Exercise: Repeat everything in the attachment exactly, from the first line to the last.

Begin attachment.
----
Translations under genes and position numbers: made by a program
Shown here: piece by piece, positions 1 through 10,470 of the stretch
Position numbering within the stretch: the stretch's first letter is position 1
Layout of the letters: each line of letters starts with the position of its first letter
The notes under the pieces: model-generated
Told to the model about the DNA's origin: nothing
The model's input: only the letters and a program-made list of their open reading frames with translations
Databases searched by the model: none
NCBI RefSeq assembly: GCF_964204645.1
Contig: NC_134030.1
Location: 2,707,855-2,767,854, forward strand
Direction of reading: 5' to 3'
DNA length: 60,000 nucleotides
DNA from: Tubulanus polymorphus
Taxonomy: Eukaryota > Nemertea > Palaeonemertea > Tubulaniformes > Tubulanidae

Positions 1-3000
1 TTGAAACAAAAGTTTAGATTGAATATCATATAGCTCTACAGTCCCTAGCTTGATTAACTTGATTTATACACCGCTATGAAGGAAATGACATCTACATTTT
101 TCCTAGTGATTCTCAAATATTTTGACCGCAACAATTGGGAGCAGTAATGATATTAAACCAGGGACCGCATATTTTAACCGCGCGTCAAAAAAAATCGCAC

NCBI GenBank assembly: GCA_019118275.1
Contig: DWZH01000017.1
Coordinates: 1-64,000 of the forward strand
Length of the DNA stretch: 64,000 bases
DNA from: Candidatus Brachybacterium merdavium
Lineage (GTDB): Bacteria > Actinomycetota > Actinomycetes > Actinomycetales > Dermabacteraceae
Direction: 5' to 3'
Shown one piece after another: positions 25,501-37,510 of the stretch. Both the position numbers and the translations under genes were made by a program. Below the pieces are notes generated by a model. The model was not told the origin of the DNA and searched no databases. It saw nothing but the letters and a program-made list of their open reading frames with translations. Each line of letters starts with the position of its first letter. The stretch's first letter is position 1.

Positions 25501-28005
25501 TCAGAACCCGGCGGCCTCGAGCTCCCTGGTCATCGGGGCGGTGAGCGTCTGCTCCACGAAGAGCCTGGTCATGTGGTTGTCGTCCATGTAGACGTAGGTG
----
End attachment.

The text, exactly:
Translations under genes and position numbers: made by a program
Shown here: piece by piece, positions 1 through 10,470 of the stretch
Position numbering within the stretch: the stretch's first letter is position 1
Layout of the letters: each line of letters starts with the position of its first letter
The notes under the pieces: model-generated
Told to the model about the DNA's origin: nothing
The model's input: only the letters and a program-made list of their open reading frames with translations
Databases searched by the model: none
NCBI RefSeq assembly: GCF_964204645.1
Contig: NC_134030.1
Location: 2,707,855-2,767,854, forward strand
Direction of reading: 5' to 3'
DNA length: 60,000 nucleotides
DNA from: Tubulanus polymorphus
Taxonomy: Eukaryota > Nemertea > Palaeonemertea > Tubulaniformes > Tubulanidae

Positions 1-3000
1 TTGAAACAAAAGTTTAGATTGAATATCATATAGCTCTACAGTCCCTAGCTTGATTAACTTGATTTATACACCGCTATGAAGGAAATGACATCTACATTTT
101 TCCTAGTGATTCTCAAATATTTTGACCGCAACAATTGGGAGCAGTAATGATATTAAACCAGGGACCGCATATTTTAACCGCGCGTCAAAAAAAATCGCAC

NCBI GenBank assembly: GCA_019118275.1
Contig: DWZH01000017.1
Coordinates: 1-64,000 of the forward strand
Length of the DNA stretch: 64,000 bases
DNA from: Candidatus Brachybacterium merdavium
Lineage (GTDB): Bacteria > Actinomycetota > Actinomycetes > Actinomycetales > Dermabacteraceae
Direction: 5' to 3'
Shown one piece after another: positions 25,501-37,510 of the stretch. Both the position numbers and the translations under genes were made by a program. Below the pieces are notes generated by a model. The model was not told the origin of the DNA and searched no databases. It saw nothing but the letters and a program-made list of their open reading frames with translations. Each line of letters starts with the position of its first letter. The stretch's first letter is position 1.

Positions 25501-28005
25501 TCAGAACCCGGCGGCCTCGAGCTCCCTGGTCATCGGGGCGGTGAGCGTCTGCTCCACGAAGAGCCTGGTCATGTGGTTGTCGTCCATGTAGACGTAGGTG